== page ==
Our five year-old loves to decorate for holidays. Recently, she helped my mom take down Easter décor, and I overheard her ask Edie what holiday they should decorate for next. Edie declared, without a beat, “Earth Day!” My mom nodded and agreed, but said she didn’t have any Earth Day stuff. Edie was bummed.
Edie learned about Earth Day last year.To celebrate, we took a plastic bag on a walk around the block, picking up litter. It was fun to be on a scavenger hunt, cleaning up our tiny corner of the Earth. We talked about how humans have taken much of the environment and natural resources for granted. I consider myself an environmentalist, but I still drive an SUV and drink K-cups at the office, so I’m no saint. And while I’m happy Edie’s learning about her responsibility as a citizen, it’s one of those bittersweet moments when her perspective on how the world works shifts, and I feel badly for tarnishing her utopia.
I try to protect our environment, whether by voting a certain way, or bringing tote bags to the grocery store, or recycling nearly everything that leaves our house (even though, after a grad course on climate change, I realize that recycling cans and bottles is a drop in the bucket in the grand scheme of global policies and dubious industrial operations). But enough Debbie Downer.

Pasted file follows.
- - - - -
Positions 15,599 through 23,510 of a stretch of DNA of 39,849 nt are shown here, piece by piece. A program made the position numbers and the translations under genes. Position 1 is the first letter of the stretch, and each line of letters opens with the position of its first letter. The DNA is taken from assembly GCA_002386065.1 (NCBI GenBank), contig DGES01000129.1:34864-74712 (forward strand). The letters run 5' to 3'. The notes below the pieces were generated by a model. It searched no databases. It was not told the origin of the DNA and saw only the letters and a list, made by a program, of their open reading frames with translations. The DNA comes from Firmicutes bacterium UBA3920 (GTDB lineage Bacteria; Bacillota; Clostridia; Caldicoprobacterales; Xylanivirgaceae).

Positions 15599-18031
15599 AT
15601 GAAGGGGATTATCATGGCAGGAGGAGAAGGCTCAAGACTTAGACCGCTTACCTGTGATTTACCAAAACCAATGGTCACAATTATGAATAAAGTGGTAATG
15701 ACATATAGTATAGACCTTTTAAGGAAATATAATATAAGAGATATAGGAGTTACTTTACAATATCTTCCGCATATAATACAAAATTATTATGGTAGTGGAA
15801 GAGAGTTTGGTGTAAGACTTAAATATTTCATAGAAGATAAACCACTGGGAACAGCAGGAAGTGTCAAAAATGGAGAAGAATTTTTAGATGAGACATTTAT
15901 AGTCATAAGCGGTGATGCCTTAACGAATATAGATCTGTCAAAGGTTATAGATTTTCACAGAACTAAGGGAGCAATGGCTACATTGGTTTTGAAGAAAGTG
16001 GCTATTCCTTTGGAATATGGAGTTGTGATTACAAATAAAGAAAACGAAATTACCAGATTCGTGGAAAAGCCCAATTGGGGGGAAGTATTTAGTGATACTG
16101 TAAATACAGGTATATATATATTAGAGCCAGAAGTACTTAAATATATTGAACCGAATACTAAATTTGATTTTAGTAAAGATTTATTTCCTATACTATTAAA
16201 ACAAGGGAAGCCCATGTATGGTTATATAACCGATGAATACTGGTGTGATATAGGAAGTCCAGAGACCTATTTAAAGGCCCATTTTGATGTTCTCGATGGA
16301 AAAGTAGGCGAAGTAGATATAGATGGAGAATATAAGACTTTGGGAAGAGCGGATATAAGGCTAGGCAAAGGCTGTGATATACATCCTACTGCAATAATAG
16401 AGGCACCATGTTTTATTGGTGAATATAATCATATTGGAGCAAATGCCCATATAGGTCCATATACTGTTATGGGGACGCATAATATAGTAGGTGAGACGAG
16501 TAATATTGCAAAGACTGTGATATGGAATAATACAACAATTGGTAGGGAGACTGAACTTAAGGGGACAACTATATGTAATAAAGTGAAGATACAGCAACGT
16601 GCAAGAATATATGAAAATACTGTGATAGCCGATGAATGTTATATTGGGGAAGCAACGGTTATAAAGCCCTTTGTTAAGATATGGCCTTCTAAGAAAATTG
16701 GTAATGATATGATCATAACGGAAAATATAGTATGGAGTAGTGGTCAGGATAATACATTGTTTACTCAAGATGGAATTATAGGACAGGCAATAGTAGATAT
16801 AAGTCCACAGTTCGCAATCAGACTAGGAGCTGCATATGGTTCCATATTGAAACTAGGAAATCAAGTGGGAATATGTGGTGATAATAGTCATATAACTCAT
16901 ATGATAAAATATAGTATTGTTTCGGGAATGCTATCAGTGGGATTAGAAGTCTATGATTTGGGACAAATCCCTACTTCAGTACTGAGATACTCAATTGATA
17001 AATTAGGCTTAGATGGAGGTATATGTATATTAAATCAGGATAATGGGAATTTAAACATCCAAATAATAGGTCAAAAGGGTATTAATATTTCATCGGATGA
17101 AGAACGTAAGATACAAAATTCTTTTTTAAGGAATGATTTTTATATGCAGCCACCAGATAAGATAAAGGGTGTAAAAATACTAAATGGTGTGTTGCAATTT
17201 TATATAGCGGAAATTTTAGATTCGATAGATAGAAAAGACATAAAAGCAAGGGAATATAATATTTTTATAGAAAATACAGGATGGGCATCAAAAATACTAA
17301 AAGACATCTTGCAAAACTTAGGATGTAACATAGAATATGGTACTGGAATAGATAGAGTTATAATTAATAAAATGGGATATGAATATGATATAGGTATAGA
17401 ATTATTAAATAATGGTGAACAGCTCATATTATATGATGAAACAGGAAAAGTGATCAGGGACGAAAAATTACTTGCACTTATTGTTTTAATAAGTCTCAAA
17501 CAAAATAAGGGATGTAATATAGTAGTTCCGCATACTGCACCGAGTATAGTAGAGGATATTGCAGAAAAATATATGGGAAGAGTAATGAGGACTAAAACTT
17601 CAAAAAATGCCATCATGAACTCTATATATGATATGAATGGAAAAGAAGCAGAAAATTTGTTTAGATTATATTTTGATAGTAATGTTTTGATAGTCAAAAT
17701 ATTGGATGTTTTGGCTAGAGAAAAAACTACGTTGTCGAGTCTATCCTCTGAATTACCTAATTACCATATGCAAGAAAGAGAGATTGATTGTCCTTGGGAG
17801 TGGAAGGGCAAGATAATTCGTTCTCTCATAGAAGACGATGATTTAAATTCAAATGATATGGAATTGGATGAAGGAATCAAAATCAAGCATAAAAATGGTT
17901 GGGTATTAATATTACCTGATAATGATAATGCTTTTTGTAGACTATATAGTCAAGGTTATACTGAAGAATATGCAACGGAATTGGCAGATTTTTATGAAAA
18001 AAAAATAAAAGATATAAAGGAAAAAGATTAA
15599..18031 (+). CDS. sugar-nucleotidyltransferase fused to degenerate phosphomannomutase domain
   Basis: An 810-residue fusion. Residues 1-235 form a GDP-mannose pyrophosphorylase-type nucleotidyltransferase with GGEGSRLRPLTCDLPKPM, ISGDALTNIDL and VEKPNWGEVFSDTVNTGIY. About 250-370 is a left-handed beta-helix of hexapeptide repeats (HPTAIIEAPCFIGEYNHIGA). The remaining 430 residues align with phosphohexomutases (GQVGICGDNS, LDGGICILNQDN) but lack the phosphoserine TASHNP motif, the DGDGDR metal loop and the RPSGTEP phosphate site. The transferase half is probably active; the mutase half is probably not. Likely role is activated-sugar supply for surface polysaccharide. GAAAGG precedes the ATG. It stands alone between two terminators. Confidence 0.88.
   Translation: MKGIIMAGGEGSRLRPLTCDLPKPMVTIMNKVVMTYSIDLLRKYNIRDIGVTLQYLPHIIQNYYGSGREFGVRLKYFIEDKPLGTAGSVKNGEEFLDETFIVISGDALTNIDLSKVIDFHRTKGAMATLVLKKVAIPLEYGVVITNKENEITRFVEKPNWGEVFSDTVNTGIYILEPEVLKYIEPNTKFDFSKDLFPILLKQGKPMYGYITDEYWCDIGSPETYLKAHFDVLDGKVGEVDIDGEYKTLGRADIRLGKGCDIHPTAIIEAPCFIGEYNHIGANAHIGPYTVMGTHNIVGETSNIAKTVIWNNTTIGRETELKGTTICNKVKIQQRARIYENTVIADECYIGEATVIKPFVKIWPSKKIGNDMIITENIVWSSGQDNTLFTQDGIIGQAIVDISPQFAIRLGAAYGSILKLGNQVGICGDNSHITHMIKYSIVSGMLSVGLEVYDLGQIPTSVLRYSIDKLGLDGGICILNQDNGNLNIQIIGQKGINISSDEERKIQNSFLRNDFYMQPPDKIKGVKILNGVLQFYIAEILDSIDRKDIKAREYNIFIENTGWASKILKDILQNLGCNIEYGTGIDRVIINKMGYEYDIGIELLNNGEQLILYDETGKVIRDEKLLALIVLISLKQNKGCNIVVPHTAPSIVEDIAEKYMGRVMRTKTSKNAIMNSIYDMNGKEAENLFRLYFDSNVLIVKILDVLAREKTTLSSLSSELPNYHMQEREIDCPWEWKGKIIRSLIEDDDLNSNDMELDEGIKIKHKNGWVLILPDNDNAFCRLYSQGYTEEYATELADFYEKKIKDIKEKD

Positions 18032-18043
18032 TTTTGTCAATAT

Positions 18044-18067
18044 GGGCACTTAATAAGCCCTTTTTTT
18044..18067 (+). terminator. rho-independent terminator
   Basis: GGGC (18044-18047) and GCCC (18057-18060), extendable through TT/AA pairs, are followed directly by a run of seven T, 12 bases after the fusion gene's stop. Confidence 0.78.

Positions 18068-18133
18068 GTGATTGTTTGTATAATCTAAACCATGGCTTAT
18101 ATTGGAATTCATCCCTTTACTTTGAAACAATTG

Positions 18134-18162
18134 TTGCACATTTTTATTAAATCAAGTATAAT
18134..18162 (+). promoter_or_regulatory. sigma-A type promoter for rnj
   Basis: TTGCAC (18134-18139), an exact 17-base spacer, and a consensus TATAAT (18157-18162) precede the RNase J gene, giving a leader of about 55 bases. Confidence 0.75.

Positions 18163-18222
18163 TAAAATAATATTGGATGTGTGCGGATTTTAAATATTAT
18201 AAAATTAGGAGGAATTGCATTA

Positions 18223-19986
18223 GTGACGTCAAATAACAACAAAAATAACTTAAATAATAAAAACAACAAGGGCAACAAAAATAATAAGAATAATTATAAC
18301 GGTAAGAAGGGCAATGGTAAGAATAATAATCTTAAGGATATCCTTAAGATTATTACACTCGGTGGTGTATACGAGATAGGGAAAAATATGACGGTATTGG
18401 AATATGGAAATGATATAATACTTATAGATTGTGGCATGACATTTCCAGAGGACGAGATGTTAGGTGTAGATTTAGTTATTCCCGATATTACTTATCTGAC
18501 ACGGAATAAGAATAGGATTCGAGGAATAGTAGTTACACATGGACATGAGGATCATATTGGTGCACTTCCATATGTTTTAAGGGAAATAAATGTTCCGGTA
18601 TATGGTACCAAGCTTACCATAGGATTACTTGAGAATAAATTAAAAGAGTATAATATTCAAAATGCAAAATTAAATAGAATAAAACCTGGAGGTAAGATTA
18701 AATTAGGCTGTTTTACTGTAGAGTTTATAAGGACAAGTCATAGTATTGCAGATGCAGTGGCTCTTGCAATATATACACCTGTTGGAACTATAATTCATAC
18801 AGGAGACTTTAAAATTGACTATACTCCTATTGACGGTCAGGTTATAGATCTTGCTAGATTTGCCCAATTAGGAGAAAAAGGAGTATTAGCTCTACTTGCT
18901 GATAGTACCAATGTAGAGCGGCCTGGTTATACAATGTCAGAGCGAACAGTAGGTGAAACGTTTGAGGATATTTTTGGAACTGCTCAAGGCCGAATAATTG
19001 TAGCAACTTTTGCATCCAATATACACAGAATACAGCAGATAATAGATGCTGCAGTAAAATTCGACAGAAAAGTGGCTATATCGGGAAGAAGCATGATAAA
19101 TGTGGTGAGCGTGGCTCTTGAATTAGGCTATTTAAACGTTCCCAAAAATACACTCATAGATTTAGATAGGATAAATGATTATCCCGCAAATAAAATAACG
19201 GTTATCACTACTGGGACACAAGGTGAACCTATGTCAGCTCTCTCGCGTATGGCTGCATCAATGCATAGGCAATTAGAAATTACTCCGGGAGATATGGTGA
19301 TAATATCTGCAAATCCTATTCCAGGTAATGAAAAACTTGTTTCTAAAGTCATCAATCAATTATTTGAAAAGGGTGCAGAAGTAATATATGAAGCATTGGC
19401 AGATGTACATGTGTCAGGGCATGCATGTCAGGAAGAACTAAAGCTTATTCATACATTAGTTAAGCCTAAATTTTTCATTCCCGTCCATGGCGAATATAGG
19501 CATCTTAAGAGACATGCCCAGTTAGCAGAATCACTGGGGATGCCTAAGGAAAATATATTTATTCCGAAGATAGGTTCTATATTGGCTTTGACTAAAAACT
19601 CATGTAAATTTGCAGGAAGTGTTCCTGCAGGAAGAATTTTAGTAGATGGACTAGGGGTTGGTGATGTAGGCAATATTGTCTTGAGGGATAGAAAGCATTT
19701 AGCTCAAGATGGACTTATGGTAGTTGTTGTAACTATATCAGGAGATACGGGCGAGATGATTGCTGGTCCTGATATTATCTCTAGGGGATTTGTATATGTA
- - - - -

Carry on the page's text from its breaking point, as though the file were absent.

Back to Edie and Earth Day. She felt proud of all the litter we cleaned up, showing the loot to her dad when we returned home, like it was a goodie bag. We then recycled or trashed the contents, and vowed to go on Trash Walks again.
We haven’t. I don’t know why. But now that Earth Day is around the corner (April 22), we decided to do something else to celebrate.
We’re going to plant a tree. I ordered one online (only $75 on fast-growing-trees.com), based on an arborist’s recommendation for our yard. It’s a Kousa Dogwood, and it’s hardy, yet beautiful with white flowers. I’ve never planted a tree but feel confident in my abilities. And, you know, YouTube. Edie asked if she could name it. So, this year, we’re decorating our yard for Earth Day. We are doing something small, very small, to improve our corner of the world.